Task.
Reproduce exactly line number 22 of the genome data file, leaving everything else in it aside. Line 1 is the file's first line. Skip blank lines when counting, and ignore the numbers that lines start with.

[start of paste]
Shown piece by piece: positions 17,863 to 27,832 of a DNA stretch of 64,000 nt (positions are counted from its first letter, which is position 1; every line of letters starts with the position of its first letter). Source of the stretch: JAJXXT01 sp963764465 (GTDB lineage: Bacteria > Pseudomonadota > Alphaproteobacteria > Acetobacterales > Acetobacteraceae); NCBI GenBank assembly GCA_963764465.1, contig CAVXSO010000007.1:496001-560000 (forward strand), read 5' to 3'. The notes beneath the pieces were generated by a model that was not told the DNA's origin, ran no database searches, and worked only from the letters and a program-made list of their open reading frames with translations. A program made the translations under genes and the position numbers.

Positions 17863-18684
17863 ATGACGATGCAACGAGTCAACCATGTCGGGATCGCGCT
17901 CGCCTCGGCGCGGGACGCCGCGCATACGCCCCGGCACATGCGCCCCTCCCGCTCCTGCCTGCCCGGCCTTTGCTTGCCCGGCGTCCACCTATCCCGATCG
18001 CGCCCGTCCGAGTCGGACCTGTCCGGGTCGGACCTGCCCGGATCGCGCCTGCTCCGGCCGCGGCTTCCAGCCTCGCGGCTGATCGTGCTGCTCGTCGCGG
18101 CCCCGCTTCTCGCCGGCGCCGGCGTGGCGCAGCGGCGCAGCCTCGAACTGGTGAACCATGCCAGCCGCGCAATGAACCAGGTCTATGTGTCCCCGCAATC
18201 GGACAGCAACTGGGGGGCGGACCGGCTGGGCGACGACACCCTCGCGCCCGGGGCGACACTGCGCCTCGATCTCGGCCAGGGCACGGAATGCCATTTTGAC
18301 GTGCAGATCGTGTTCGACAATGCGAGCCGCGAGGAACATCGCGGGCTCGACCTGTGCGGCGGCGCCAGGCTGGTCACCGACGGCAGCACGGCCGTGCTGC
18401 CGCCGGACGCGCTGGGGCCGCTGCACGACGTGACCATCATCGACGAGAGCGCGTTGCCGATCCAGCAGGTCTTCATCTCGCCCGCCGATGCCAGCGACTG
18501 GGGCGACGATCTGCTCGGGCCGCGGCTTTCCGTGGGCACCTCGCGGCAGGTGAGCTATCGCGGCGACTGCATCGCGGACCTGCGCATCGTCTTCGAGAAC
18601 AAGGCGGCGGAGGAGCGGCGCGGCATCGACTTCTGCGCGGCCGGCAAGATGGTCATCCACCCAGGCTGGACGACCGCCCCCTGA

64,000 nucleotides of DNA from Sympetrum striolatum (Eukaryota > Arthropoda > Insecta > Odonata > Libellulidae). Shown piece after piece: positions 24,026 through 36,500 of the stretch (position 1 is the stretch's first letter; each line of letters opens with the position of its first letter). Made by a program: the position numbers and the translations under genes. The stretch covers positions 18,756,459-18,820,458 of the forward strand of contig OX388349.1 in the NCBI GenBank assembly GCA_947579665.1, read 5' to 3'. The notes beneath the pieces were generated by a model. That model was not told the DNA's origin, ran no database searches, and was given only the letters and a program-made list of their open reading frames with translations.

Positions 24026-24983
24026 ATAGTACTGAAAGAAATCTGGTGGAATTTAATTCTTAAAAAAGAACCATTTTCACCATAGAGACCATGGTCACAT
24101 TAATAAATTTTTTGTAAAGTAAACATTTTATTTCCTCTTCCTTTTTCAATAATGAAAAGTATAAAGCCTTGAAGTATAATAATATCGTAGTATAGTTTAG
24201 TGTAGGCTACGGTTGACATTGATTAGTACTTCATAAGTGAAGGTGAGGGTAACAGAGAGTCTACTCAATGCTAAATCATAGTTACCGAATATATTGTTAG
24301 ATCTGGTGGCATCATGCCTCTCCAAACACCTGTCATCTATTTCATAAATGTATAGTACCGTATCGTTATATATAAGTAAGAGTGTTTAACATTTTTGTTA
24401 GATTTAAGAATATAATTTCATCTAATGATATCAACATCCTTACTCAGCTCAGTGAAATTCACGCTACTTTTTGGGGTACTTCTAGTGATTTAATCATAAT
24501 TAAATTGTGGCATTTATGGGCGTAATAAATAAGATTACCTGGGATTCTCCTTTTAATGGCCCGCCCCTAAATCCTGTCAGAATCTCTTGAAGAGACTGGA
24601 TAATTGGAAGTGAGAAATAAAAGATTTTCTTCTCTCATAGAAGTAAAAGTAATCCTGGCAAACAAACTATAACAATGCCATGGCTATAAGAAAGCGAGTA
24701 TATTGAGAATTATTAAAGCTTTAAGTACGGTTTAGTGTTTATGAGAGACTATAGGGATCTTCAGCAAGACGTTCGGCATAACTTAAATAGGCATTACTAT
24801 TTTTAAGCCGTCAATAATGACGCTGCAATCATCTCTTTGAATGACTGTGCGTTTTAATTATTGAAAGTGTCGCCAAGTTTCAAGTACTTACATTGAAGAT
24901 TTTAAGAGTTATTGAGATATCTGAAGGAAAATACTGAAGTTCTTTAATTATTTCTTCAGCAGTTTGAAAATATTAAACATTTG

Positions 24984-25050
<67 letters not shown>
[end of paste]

24801 TTTTAAGCCGTCAATAATGACGCTGCAATCATCTCTTTGAATGACTGTGCGTTTTAATTATTGAAAGTGTCGCCAAGTTTCAAGTACTTACATTGAAGAT